Superior vena cava
Auricle (right atrium)
Scroll down for more questions.
1. What likely caused the mediastinal hemorrhage?
2. Where else does the physician check to find a possible cause for the mediastinal hemorrhage?
3. Estimate the volume of pleural fluid in each pleural cavity.
4. What do the terms serous and serosanguinous mean?
5. Is this a lot of pleural fluid or a little?
6. What likely caused the pleural fluid to accumulate?
7. What is the physician’s explanation for why the pleural fluid is somewhat bloody.
8. What difference in appearance and biochemistry are there between an infectious, malignant or cardiac-related pleural effusion?
9. Which crosses anteriorly, the pulmonary trunk or the aorta?
10. Which is right lateral, the aortic root or the pulmonary trunk?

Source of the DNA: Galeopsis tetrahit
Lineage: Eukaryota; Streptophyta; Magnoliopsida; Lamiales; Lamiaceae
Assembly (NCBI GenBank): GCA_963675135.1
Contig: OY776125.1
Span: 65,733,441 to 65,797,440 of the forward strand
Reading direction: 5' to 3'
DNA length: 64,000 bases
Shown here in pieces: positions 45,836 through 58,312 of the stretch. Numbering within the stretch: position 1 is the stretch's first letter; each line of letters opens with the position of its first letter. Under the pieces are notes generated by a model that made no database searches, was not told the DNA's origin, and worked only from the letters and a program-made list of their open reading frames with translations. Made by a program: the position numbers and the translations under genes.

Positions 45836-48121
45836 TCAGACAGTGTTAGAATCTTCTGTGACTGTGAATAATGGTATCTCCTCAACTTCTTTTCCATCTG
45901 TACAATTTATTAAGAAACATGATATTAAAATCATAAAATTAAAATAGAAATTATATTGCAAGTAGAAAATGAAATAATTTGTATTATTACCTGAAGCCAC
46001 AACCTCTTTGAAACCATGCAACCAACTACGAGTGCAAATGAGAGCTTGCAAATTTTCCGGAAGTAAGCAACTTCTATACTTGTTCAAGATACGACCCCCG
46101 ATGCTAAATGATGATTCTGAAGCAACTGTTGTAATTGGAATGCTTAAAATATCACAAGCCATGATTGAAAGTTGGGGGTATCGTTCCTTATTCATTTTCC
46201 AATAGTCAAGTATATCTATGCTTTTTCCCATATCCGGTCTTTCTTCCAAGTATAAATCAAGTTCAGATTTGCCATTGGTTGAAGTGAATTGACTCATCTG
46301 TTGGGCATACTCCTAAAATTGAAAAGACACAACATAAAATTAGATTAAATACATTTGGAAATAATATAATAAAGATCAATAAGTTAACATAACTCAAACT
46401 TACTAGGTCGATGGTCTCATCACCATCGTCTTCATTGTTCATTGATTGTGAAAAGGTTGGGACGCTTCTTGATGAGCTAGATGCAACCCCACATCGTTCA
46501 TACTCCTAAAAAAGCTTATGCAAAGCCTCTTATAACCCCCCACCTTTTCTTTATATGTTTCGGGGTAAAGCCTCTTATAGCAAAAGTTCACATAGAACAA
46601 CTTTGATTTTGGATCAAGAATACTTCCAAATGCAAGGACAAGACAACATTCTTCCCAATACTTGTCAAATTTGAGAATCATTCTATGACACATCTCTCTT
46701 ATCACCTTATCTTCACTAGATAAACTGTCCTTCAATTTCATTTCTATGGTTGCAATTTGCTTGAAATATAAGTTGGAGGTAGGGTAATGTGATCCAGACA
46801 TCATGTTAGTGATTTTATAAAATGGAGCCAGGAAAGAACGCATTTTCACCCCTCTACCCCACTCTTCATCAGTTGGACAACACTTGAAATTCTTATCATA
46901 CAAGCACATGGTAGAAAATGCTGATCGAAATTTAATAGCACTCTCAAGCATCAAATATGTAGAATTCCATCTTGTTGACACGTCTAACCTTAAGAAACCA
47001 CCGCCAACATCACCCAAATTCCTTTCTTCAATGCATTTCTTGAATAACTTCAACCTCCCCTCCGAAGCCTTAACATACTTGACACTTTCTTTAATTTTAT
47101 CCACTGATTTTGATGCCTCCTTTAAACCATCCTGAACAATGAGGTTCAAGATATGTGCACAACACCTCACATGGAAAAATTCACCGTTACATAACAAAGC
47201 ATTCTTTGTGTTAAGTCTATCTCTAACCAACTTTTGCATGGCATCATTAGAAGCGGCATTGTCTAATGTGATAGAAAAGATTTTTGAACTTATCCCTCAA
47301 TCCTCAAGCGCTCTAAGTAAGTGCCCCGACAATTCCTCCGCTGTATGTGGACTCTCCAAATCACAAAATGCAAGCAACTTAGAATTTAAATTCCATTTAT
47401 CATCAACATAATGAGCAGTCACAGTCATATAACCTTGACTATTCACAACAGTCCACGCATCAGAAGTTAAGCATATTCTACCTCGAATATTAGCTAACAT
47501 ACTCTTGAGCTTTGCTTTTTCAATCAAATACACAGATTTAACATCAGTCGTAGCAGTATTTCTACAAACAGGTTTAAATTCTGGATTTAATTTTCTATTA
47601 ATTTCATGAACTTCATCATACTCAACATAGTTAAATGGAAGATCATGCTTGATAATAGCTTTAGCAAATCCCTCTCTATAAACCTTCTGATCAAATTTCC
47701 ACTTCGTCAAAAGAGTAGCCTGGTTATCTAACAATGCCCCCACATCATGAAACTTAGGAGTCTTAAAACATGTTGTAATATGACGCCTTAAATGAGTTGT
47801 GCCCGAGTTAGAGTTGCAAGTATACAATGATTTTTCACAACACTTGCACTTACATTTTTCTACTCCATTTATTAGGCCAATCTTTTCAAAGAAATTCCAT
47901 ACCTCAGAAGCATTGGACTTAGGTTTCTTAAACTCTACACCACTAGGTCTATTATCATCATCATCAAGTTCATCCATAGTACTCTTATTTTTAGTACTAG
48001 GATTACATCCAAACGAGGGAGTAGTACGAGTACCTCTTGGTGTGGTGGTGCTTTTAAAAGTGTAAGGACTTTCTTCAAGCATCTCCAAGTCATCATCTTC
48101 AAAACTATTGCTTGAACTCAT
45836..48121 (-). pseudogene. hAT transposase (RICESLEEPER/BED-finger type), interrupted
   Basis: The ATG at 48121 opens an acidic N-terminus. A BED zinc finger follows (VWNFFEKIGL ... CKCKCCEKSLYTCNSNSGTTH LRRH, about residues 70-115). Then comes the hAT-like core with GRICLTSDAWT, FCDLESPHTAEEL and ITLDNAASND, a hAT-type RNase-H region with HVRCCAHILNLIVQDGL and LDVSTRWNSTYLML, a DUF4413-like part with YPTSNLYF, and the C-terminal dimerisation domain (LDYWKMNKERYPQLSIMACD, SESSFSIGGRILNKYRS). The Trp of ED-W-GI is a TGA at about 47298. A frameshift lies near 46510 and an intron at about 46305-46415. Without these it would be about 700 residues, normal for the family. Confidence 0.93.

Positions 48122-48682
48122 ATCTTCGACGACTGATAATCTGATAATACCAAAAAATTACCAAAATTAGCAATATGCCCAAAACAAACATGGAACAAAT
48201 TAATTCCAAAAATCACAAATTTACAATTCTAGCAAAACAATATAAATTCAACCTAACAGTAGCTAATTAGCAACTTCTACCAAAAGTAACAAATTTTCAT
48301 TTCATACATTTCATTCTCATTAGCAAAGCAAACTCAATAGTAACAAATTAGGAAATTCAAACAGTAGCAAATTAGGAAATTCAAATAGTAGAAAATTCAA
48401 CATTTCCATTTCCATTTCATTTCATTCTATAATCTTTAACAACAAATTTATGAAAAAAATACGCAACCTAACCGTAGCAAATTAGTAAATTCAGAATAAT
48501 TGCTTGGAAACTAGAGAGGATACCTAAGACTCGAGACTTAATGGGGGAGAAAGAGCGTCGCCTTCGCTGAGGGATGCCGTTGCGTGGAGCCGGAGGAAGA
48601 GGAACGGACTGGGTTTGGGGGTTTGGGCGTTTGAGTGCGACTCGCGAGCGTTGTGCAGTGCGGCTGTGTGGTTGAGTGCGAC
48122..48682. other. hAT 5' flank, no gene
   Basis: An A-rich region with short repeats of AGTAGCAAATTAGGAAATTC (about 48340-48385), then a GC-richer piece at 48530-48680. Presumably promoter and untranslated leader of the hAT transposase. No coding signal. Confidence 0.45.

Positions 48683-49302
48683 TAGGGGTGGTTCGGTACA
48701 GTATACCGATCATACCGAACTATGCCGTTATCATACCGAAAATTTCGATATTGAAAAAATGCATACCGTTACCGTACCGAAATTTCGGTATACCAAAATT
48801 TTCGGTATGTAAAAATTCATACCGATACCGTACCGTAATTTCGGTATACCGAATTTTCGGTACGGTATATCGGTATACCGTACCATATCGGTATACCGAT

11. The physician moves forceps back and forth from right to left inside the pulmonary trunk. What vessels do the forceps tip go into? Where do those vessels go?
12. Is the pericardial fluid serous or serosanguinous?
13. Is the amount of pericardial fluid normal?
14. Are there any pleural adhesions?
15. What are petechiae?
16. Why might there be scarring with nearby hemorrhage on the back of the heart? How might this related to the physician noticing he can palpate coronary arteries through the pericardial fat?
17. Do you see a cause of death here?
Click here to view demo
Click anywhere on video to play.
Scroll list up and out of sight for self-check.
to view list again.
Show me what each option does.
I’ll see a video on the left.
On the right I’ll see a list of key terms or an activity.
I’ll see the same video on the left.
On the right I’ll see a list of discussion questions about the video.
I’ll see the same video but with interactive anatomy pins.
On the right I’ll see the list of pins.
*Only on some cases.
I’ll see the same video but I can draw on it and add numbers to label what I’ve drawn.
I’ll have a sketch pad to draw on.
There’s a male body diagram, a female body diagram and also a blank canvas.